And of course, McSkee tells stories about his past exploits: a time where he was to be hanged but postpones it for days and days eating his last meal, denuding an entire countryside of food… And another story about when he “was a footsoldier in the service of Pixodarus the Carian (with his Celtic Mercenaries, of course)” (155). Sour John speculates that McSkee is lying, but his inhuman abilities suggest otherwise. “How old are you?” (155) Sour John inquires. “About forty years old by my count, John” (155) McSkee replies. The reveal suggests at SF potentialities, and the reader receives a fascinating insight in the interlacing nature of science and myth, memory and story, storytelling and indirectly yet with intent, Lafferty’s own way of telling.
“Passengers” by Robert Silverberg, short story, 5/5 (Near Masterpiece): Won the 1970 Nebula. Nominated for the 1970 Hugo. Robert Silverberg strikes again with a haunting and effective story of alien possession. The premise is almost passé but Silverberg, as is his wont, puts a searingly psychological spin on the dissociative potential:” There are only fragments of me left now. Chunks of memory have broken free and drifted away like calved glaciers” (163). The narrator awakes after the Passenger leaves his body, confronted with the actions his occupied self undertook. The physical occupation of the body, that could occur at any moment, yields but a blink from those who pass bye, dreading when they too might be occupied: “He thrusts out his tongue. Ridden. Ridden. I avoid him” (1967). “We go on thinking even while we are ridden, and we live in quiet desperation, unable to halt our courses no matter how ghastly, no matter how self-destructive” (167).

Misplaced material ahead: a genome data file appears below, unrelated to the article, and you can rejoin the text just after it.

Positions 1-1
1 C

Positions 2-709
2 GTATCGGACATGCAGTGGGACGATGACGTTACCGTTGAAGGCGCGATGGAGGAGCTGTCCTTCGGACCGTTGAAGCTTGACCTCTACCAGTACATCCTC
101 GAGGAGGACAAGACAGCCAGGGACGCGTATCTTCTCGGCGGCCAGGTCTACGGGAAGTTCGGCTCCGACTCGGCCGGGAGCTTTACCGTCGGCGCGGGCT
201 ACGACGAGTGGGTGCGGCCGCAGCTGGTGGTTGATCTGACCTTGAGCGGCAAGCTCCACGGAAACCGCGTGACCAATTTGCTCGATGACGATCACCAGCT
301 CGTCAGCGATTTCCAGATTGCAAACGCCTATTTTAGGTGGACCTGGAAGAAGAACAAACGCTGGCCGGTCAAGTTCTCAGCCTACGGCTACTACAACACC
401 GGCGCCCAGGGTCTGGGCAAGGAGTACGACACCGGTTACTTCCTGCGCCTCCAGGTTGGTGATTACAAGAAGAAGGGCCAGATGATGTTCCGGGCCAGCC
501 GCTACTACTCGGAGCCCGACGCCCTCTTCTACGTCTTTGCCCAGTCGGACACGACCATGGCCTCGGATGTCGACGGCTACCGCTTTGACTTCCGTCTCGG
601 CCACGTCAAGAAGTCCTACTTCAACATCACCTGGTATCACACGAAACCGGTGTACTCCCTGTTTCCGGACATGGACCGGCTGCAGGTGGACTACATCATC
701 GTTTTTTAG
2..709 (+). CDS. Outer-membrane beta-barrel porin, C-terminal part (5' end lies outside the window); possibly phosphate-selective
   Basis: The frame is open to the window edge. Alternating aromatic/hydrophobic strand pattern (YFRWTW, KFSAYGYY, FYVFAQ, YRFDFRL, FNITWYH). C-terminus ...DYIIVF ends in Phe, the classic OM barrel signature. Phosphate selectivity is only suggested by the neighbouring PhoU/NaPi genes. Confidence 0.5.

The narrator seeks out the woman he met while occupied, a violation of societal taboo. He feels drawn to her despite how his body was guided by an alien force. Of course, any human connection created can only be a fragment as Passengers return on whim. The premise and Silverberg’s dark take allow him to explore the power of human connection, of the fleeting nature of time.
“Grimm’s Story” by Vernor Vinge, novella, 3.25/5 (Vaguely Good): My first Vernor Vinge story in a decade…. I’d previously read The Peace War (1984), Marooned in Realtime (1986), A Fire Upon the Deep (1992), and A Deepness in the Sky (1999). On the whole, I do not find his novels appealing as I age.